“I watch my vegetables very carefully, I take a can off the shelf and look at them every day,” was one of my paternal grandfather’s favorite sayings. The truth of the matter was that he had a great dislike for many vegetables, but my mother frequently reminded him that he needed to eat them daily.
Grandfather’s passion was writing stories. He wrote them one after another and submitted them to magazines in hopes of getting one in print. I don’t think that every happened. I recall his dismay whenever he received one of those polite letters indicating that the story was not a good fit for the magazine. He also enjoyed singing in the church choir and was particular proud during the two years that my father and I participate in the choir as well at the Congregational Church in Walpole, New Hampshire.
O.H. Woodward was born 18 January 1880 in Franklin, New Hampshire, son of Daniel Russell and Laura (Davis) Woodward. He married Sara Waddell on the 28th of September 1907, in Belmont, Massachusetts. The ceremony was conducted by Charles U. Day a minister in Watertown. The marriage register indicates that he was working as a needle maker in Franklin, N.H., and she as a nurse.
- Virginia Woodward, born 15 October 1908 and died 7 March 2008 at York Harbor, Maine. She married George Mason Smith.
- Richard M. Woodward, born 26 May 1910 and died 13 January 2007. He married Bernice Iris Ford.
- Douglas Russell Woodward, born 4 October 1911 and died 8 March 1970 at Rye, New Hampshire. He married 1st Geraldine Hayward and 2nd Mrs. Beverly Powell.
- Oscar H. Woodward, Jr., born 1 January 1915, and died 4 June 1965.
My paternal grandparents also raised Jean Collins who was listed in their home in the 1930 census as five years old until her graduation from high school marriage in the 1940s.
Grandfather took part in two selective service acts, but in each case dodged military service because he was too old.
On the 25th of April 1942 he registered with the World War II Selective Service at Local Board No. 8 in Merrimack County, New Hampshire, in what is now commonly called the “Old Man’s Draft. At that time he was a sixty-two year old working in the engineering department of the Boston and Maine Railroad in Concord.
When he registered with the World War I Selective Service on the 12th of September 1918, he was thirty-eight and working as an agent for the B&M Railroad at North Station in Boston.
Following his retirement from the Boston & Maine, grandfather received a pension from the Railroad Retirement Board. His file contains over one hundred pages. The file is considerable thicker than most of the files—didn’t take long to discover the reason. Whe he retired, my grandparents were residing in a studio apartment at 11 Green Street, Concord, New Hampshire. I barely remember it, but I remember thinking it was strange. One room with a tiny kitchen county with tiny stove and sink behind roll-away doors and a Murphy bed for sleeping. Maybe they were ready to head for more open spaces. Retirement meant traveling from the home of one relative to another (I believe they gave up their little studio apartment soon after retirement)… back to the packet with the files of the Railroad Retirement Board. I’d guess that ninety-five percent of the pages consisted of letters from my grandfather to the retirement office, telling them a new address they needed to use to mail check or complaining that the check had not arrived even though he’d “given them plenty of notice.” None-the-less the file provides a detail of their visits a few months hear with that child, a few months there with a niece or nephew. It will take me a while to get the chronology together, but I’m excited to have images of this wonderful file!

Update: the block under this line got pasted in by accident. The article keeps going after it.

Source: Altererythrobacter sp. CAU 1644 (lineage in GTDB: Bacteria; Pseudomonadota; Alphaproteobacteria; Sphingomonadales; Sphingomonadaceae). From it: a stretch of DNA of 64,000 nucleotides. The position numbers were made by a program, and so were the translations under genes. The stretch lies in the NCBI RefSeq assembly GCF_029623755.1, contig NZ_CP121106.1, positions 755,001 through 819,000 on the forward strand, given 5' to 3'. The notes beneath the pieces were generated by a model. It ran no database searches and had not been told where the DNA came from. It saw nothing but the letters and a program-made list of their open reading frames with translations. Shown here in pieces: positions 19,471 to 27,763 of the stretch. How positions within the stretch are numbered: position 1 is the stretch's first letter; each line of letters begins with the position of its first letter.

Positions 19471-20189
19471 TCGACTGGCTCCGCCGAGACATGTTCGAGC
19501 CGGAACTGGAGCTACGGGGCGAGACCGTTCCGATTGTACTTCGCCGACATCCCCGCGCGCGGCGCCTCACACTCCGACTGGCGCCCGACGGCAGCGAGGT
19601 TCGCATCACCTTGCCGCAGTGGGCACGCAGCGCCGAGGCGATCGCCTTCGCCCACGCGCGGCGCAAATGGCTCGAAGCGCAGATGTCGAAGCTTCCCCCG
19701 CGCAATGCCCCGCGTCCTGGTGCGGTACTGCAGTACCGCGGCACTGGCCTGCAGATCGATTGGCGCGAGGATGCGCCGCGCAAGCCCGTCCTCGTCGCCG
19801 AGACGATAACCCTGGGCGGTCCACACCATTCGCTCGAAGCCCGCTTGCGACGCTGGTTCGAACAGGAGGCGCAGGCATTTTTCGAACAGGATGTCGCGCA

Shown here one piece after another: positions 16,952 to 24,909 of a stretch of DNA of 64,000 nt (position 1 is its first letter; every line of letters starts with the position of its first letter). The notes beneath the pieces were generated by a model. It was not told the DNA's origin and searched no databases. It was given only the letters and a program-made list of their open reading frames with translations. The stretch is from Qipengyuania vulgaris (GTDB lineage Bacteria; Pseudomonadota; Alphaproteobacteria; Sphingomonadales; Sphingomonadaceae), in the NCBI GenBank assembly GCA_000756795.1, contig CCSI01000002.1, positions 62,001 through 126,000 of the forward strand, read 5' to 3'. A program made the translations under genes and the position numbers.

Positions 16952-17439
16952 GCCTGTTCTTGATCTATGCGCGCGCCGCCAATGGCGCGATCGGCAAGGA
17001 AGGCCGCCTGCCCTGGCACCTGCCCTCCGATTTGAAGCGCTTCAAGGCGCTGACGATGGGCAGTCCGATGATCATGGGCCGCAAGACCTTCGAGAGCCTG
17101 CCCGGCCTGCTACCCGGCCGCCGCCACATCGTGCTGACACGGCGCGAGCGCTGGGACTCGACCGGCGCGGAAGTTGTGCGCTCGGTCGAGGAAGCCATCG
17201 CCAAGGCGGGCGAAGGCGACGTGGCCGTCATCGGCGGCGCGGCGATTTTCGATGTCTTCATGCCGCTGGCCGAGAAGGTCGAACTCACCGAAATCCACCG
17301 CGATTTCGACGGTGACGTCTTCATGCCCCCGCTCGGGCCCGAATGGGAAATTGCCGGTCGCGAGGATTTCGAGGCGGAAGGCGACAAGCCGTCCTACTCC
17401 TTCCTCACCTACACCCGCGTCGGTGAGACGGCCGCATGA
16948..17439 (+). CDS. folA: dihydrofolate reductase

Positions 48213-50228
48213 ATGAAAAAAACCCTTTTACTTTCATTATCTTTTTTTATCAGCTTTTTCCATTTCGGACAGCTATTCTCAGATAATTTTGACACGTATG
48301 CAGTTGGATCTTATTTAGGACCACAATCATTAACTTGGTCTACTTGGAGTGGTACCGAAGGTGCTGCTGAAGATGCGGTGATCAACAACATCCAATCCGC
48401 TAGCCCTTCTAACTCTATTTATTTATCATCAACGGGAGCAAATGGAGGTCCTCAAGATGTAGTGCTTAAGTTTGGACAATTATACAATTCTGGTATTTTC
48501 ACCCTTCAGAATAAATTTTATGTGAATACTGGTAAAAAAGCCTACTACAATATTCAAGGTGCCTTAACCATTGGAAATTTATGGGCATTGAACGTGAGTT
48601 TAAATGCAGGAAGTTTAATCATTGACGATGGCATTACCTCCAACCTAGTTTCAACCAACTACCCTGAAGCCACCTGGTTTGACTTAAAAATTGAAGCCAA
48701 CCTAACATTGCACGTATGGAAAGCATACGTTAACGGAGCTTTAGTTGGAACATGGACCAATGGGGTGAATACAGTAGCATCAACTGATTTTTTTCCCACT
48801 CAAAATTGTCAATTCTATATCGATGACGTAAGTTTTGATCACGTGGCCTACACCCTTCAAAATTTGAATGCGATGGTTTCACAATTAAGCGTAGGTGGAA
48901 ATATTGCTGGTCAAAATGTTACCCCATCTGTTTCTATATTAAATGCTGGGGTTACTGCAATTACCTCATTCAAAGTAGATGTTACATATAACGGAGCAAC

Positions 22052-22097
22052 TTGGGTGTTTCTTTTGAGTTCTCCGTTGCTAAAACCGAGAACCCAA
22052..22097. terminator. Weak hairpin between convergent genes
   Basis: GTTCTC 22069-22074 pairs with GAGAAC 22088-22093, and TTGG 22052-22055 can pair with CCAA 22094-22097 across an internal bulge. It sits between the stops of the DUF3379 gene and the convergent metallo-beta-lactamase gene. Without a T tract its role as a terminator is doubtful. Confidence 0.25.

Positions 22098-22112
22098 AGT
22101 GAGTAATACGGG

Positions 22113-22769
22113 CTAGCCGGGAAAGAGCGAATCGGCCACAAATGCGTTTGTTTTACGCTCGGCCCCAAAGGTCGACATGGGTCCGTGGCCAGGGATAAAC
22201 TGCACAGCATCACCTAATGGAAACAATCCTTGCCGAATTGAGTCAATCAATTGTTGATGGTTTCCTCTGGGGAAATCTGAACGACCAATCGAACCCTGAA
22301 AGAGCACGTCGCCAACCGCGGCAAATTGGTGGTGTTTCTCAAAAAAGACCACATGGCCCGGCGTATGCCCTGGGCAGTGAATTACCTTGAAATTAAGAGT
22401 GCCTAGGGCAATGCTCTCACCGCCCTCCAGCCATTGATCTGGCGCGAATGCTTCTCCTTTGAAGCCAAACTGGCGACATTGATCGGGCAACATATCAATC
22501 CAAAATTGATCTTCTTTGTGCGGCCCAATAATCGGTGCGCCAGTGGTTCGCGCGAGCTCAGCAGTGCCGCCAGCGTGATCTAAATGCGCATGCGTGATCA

By the 1950s, Oscar and Sara had given up their nomad life style and moved in with their daughter and son-in-law in West Hartford, Connecticut. Aunt Virginia and Uncle George lived in a tiny four room flat on Farmington Avenue. The apartment had a small kitchen, one bedroom, a bath, and a living room and dining room that were separated by a large arch. A daybed at one end of the dinning room served as the sleeping arrangements for my grandparents. Grandmother died in Hartford in 1955 and from that time on my grandfather divided his year into segments when he lived with my aunt and uncle in the small flat and Walpole, N.H. where my family lived. While in Walpole, grandfather sometimes rented a small apartment.
Oscar H. Woodward, Sr., passed away at the Rockingham Hospital in Bellows Falls, Vermont, 25 August 1962.
 Massachusetts Vital Records, 1841–1910. (From original records held by the Massachusetts Archives. Online database: AmericanAncestors.org, New England Historic Genealogical Society, 2004.)
 Obituary of Virginia W. Smith, Concord Monitor, Concord, New Hampshire, 14 March 2008.
 Obituary of Lt. Col. Douglas Woodward, U.S. Army (Ret.), Manchester Union Leader, Manchester, New Hampshire, 17 January 2007.
 1930 U.S. Census, Concord, Merrimack County, New Hampshire, Enumeration District 8-11, sheet 2A; dwelling 27, family 36; National Archives microfilm T626, reel 1304; and 1940 U.S. Census, Loudon, Merrimack County, New Hampshire, Enumeration District 7-57, sheet 3A, household 43; National Archives microfilm T627, reel 2294.
 World War I Draft Registration of Oscar Herman Woodward, Merrimack County, New Hampshire, Selective Service Records, Record Group 163, National Archives-Southeast Region, East Point, Georgia.
 Railroad pension of Oscar H. Woodward, Sr., Claim #A249658; Railroad Retirement Board, Record Group 184; National Archives at Atlanta.
 Certificate of Death of Oscar H. Woodward, Sr., Rockingham Town Clerk’s Office, Rockingham, Vermont.
© 2014. Linda Woodward Geiger, CG, CGL. All Rights Reserved.